Creativity & Constructive Criticism: On The Importance of 'No' Men In Your Career
Do you have a group of friends or a collective that agrees with everything that you say, do, or create? Do you find yourself getting defensive with people outside of your circle because they disagree with you over something that you're doing in your career? If so, there may be a problem: you have too many “yes” men in your crew.
The solution to that is simple: include a “no” man (or 2-3) in your group.
I know what you're thinking. You want people to believe in you and in what you create. You want someone to believe in your vision, to support you on your journey, and to be there during your glo’ up because sometimes it gets lonely and you want to put on for the people who are with you. I get that. But, sometimes, those people limit you in your path to success. Here’s three reasons why you need a “no” man (or men) in your crew:
You want people around you that will give you constructive criticism.
We’ve heard great music from artists and we’ve heard lackluster music from artists. What hurts the most is when great artists come out with lackluster music. Let’s use Drake as an example. I haven’t heard Views yet (because I haven’t been moved to listen yet), but I’ve heard reviews that I’m not surprised by: Views isn’t as great as people wanted it to be. We heard fellow rapper (and Drake fan) Joe Budden give constructive criticism, which I think was very valid, to Drake about Views on one of his podcast episodes. It’s unfortunate that people have looked at it as jealousy or hatred, but the points were valid. I mean...he said he could do better. That’s constructive, not destructive, criticism...and it was needed, which leads to the next point:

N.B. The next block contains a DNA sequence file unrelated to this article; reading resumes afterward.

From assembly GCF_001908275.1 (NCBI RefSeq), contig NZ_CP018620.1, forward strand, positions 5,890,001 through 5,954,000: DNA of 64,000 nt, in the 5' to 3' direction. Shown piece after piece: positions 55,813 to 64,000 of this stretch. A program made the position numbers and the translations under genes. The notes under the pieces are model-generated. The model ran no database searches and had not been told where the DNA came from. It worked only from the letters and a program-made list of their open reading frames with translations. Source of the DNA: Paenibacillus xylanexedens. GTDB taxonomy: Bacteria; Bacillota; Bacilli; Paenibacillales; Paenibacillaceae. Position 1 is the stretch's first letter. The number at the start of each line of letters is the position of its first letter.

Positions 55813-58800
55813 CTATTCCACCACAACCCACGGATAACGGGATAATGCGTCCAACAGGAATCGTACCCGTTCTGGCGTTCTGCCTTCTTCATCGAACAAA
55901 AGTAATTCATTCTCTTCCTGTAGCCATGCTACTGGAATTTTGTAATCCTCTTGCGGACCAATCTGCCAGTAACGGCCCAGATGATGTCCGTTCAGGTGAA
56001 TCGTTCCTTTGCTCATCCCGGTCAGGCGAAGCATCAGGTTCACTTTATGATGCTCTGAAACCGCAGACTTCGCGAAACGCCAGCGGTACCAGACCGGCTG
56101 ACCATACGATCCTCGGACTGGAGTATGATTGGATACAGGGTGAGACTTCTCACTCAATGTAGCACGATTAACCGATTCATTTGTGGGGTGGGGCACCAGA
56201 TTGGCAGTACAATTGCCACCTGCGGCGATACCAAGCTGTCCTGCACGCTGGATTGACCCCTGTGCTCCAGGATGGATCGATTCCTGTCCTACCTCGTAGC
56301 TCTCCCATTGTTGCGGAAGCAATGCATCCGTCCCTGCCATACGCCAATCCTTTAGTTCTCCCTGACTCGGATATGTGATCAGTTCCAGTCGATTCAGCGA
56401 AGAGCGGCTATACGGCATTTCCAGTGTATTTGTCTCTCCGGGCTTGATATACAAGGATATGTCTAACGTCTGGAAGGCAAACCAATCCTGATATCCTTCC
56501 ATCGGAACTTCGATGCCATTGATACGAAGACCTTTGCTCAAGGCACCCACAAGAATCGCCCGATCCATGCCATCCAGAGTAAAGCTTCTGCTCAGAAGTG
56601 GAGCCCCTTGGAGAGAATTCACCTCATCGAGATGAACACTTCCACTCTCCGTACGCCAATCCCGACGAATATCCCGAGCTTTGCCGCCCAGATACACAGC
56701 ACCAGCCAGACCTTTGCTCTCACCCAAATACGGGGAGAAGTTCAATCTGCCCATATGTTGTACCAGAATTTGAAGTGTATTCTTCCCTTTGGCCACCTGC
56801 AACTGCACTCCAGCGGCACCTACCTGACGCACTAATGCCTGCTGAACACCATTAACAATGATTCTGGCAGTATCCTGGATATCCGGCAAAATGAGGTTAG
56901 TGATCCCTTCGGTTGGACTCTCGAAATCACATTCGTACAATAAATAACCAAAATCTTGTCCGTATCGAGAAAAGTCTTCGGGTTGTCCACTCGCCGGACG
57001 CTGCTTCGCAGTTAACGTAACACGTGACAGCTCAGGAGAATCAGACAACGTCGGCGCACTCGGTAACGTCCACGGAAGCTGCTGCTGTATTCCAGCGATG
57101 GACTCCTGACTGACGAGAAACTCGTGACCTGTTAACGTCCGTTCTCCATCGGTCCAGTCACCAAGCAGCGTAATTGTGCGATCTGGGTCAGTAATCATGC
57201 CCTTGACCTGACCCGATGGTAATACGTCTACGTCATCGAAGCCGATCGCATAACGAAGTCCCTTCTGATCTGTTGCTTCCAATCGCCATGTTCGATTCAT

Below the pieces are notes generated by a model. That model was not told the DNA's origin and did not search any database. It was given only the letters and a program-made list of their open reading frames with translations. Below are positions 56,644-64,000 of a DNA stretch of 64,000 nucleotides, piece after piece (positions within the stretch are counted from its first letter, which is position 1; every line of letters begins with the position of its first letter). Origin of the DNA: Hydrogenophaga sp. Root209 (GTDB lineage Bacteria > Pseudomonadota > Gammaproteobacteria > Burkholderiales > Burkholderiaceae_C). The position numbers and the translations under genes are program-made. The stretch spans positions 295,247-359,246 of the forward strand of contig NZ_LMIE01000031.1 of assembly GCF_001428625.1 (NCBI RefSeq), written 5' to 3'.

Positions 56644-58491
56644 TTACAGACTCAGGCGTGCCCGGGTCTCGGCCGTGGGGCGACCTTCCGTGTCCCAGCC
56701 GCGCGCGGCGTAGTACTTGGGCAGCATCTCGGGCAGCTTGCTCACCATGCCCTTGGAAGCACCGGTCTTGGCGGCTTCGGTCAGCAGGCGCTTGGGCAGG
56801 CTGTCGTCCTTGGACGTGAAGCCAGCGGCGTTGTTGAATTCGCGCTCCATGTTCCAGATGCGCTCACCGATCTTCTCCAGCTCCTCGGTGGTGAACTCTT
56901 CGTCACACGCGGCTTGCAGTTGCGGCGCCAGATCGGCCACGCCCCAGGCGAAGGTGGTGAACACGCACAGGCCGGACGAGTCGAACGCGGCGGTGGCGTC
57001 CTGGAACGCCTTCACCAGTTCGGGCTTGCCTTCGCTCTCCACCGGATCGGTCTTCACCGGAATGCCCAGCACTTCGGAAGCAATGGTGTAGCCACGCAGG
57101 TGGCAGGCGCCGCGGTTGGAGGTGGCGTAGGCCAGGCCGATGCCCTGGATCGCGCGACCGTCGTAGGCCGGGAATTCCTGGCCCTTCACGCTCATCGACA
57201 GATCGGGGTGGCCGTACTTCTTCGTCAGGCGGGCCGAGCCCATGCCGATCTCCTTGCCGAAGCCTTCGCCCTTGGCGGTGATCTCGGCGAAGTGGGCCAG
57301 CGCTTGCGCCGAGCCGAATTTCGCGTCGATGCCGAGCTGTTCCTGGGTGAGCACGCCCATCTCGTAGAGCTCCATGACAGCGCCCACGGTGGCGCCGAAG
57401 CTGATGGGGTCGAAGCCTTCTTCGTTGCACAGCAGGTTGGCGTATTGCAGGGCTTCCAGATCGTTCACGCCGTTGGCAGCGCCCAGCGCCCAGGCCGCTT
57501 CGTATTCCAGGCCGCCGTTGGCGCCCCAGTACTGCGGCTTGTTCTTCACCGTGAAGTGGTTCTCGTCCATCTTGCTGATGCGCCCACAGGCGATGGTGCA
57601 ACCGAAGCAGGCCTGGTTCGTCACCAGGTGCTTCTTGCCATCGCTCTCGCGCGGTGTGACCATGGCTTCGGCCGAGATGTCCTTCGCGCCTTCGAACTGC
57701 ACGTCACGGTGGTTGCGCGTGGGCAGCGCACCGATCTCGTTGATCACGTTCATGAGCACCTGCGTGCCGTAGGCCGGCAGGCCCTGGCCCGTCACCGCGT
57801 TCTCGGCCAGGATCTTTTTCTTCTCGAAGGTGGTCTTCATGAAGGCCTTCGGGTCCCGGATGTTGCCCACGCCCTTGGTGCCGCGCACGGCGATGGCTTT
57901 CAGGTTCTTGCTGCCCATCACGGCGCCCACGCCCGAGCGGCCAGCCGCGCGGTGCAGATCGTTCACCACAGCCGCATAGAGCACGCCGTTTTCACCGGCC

You want people in your circle that will be honest with you.
If you ask someone what they think of your music, you don’t want them to lie to you about how great you’re doing. If you’re doing bad (or could do better, like Budden said about Drake), your crew should let you know. But, some people will lie to you about you being great so they can be around you when and while you’re successful. Be cautious of those types.
You want people around you that will elevate you as a creative...and even as a person.
Now, when I say a “no” man, I'm not saying that every answer that that person gives is “no” just to say “no.” This person should challenge your thinking and encourage you to be confident in whatever decisions you make by providing you with options instead of a limited outlook. This person (or these people) should help you make better decisions about the music you make, and even in the way you make things happen in your career.
Having a “no” man will be very trying at times, but it will work out if you allow yourself to be open to that person’s opinions. Approach every criticism with an open mind and a search for understanding, because everyone who says something less than favorable about your work isn’t against you. A lot of times, they see your greatness and know that you are capable of much more.